Diversification in the Language Industry
Author: Nicole Y. Adams
Publisher: NYA Communications
Review by Nikki Graham
Honesty is the best policy, so I will admit that when I first heard of this book my reaction was firmly in the “why is diversification necessary” camp. After all, I gave up teaching to translate because heading off to classes for a few hours every day was not compatible with being available to translate for clients full-time, at least not as far as I was concerned. And I certainly wouldn’t want to go back to teaching part-time out of necessity. It might surprise you then that I bothered to buy it if that was how I felt. Why did I feel the need to read a book that announces on the back cover that it “will inspire today’s translators and set them up for success beyond translation” (their italics, not mine)?
Curiosity would probably be the best way to sum up my reasons. I was attracted by the long list of contributors, most of whom are on the conference circuit, and I was eager to discover their views on our constantly-changing industry, especially as machine translation looms larger than ever before, and the recession is still having a huge impact on the market most of my work comes from (Spain), with the subsequent pressure on prices and drop in the volume of work.
I was surprised to learn that, according to some contributors, I already diversify by offering revision and review services, i.e. checking other translators’ work and editing papers and articles written directly into English (in my case by non-native speakers). According to others, however, the fact that I want to branch out into proofreading and copy-editing is hardly diversification at all. This difference in opinion highlights one of the most refreshing aspects of this book. With so many views there is bound to be at least one you can relate to.
As mentioned by some of the contributors, diversification can be seen as failure. Spreading your wings because your earnings from translation alone do not suffice may imply there is something rotten in your core business. Yet for others who have diversified, the income they earn from the new activity is not necessarily enough to make it worth their while. They do it because it gives them personal satisfaction and/or raises their profile. Making money from something you start as a hobby or a bit of fun is merely an added bonus.
I was also quite shocked to read so many doom and gloom messages between the lines. For many contributors diversification is essential since making a decent living from just translation in our day and age is no longer feasible. This is partly because our industry is “sadly dominated by agencies and a downward pressure on rates” (Clare Gallagher), or as Jane Freeman bluntly puts it, “translator rates are being cut”. For some the answer to this is to increase productivity, although I do not personally share Anne-Marie Colliander Lind’s view that “translators, with the help of technology, can generate outputs of 5,000 to 10,000 words per day”, unless, of course, “the share of ‘acceptable quality’ and ‘for information purposes only’ translations” (Oleg Rudavin) does indeed continue to grow.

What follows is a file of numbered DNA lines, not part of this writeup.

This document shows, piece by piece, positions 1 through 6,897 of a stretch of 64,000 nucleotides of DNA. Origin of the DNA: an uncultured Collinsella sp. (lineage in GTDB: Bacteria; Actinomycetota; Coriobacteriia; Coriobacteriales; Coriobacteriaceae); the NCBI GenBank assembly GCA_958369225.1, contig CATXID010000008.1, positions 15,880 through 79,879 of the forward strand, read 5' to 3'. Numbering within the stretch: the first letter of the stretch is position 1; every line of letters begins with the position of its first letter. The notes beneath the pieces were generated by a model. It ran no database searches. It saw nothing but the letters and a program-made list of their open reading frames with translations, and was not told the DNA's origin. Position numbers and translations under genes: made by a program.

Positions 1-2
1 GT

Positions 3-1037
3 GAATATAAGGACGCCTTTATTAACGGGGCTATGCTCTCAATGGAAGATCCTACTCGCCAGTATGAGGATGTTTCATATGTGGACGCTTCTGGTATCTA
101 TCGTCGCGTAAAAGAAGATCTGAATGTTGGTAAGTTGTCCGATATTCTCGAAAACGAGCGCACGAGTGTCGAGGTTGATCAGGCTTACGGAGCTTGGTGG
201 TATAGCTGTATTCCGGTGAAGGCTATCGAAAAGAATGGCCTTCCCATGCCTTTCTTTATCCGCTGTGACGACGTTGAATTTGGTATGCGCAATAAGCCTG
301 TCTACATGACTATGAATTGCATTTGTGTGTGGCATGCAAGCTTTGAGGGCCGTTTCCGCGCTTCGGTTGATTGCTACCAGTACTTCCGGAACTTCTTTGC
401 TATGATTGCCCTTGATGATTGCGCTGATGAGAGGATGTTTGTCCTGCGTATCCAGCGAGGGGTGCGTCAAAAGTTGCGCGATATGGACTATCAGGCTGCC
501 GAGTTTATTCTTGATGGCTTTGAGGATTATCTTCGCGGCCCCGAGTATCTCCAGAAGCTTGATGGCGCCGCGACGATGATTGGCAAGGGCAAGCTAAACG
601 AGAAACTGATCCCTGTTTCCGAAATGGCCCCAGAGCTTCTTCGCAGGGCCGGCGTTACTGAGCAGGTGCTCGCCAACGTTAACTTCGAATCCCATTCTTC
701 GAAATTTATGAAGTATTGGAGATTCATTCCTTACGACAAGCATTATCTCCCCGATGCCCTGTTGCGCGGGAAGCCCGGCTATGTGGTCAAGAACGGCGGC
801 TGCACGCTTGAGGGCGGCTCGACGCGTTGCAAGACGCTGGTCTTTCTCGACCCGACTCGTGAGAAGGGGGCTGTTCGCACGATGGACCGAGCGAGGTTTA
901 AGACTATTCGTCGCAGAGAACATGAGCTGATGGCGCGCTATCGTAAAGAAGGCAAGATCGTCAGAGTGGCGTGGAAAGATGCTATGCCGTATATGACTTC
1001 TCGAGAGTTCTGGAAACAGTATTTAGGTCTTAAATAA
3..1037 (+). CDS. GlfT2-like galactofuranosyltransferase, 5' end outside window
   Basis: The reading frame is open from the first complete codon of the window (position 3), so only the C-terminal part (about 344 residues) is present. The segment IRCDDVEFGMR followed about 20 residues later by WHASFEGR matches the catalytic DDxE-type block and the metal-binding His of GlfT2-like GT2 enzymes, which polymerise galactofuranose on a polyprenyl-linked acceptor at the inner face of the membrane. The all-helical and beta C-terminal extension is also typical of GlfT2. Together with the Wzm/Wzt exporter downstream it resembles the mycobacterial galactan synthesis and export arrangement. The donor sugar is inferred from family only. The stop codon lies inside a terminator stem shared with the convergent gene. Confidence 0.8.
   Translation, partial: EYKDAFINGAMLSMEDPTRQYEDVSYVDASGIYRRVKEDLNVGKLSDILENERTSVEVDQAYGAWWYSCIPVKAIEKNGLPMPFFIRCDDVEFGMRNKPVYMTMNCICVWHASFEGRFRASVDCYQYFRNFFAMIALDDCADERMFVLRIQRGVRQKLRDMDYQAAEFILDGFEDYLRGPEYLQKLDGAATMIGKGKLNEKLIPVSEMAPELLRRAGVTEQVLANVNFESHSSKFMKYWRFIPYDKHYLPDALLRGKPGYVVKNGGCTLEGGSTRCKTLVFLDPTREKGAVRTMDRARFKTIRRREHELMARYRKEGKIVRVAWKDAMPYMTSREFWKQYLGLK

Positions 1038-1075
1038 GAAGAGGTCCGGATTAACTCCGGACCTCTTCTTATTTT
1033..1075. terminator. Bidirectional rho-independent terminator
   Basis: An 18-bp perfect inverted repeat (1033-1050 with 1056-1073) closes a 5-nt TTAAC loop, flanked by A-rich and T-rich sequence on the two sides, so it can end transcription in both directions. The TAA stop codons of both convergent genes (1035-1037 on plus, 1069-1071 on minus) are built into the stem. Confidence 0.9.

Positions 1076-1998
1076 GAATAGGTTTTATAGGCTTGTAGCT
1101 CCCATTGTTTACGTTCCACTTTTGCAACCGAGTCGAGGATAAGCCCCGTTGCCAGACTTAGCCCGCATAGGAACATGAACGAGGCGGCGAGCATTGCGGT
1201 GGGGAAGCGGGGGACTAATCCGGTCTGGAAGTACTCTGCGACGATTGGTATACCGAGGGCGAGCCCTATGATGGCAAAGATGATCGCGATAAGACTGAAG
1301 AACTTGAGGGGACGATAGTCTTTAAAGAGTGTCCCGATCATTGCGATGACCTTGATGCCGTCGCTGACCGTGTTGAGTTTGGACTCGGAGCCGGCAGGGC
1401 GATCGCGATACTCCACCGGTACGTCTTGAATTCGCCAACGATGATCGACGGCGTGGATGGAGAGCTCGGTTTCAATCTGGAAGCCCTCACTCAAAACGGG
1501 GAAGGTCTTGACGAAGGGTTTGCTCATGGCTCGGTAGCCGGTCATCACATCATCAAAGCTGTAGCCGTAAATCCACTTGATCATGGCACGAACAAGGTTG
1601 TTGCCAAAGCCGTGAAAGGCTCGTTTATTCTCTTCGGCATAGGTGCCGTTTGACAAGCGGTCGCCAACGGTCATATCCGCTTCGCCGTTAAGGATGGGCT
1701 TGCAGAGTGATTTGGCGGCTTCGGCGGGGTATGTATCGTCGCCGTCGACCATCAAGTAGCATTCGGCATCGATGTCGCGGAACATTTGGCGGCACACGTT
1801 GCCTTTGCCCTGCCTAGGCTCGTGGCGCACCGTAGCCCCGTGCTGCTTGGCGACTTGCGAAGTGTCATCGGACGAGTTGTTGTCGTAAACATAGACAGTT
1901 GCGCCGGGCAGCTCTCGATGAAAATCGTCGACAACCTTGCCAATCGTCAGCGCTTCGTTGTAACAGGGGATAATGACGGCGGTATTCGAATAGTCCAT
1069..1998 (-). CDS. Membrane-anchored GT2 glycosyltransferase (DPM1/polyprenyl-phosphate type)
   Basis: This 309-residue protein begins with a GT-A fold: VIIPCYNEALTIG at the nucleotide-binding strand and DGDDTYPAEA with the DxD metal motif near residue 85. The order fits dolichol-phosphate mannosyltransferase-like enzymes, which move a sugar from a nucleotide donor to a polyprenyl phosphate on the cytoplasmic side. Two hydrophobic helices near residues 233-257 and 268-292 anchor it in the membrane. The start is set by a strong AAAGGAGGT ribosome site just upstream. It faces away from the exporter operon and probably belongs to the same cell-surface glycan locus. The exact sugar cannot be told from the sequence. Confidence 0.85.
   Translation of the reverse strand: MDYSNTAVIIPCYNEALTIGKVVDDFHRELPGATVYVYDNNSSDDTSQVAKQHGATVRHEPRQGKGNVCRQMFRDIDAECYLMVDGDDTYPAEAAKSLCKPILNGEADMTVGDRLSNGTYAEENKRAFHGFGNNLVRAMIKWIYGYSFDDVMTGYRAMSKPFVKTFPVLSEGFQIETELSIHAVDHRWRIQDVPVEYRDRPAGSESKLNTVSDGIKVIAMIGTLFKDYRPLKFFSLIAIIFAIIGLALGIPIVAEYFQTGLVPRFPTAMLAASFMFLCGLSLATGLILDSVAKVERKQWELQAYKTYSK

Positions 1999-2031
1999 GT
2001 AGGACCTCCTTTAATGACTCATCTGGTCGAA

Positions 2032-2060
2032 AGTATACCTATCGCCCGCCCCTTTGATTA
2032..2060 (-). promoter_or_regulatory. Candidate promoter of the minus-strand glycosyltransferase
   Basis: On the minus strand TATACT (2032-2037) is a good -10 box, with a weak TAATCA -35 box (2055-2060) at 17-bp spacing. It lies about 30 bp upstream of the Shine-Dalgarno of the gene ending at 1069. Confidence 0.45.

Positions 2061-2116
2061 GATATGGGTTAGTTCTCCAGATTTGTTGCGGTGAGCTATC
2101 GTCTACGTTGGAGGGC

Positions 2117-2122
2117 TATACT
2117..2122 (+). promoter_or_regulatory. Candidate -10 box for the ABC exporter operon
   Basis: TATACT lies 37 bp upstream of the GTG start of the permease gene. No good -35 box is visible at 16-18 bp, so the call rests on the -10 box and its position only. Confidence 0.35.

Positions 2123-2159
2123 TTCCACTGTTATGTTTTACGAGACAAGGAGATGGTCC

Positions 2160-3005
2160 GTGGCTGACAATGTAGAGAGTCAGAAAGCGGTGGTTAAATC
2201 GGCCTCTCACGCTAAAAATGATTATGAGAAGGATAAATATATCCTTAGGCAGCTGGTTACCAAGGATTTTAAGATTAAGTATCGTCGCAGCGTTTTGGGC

Will we all become post-editors in the future, acquiring a “different mindset” so we learn “to use as much of the machine translation as possible”, and “only change what is incorrect or inappropriate” (Tineke Van Beukering)? No, definitely not, especially if we are specialists in fields where accuracy and style are paramount. Yet we cannot ignore advances in technology, and throughout the book we are encouraged again and again to embrace the new rather than dismiss it out of hand. As Judy Jenner says, “all entrepreneurs must adapt to change to be successful in the long run”.
There are a number of pressing issues in our industry of late, and whether to diversify or not is certainly one of them. However you decide to go forward in your own business, this book will, at the very least, give you much food for thought. If nothing else, even though you may have no intention of diversifying and are already successful in your niche, I would recommend you read Diversification in the Language Industry by Nicole Y. Adams just to gain a glimpse of how varied the lives of our fellow translators can be.
Nikki Graham is a Spanish-English translator, reviser, proofreader and editor based in the UK, and the owner-operator of Tranix Translations. This review was originally published in her blog, and is republished here with permission.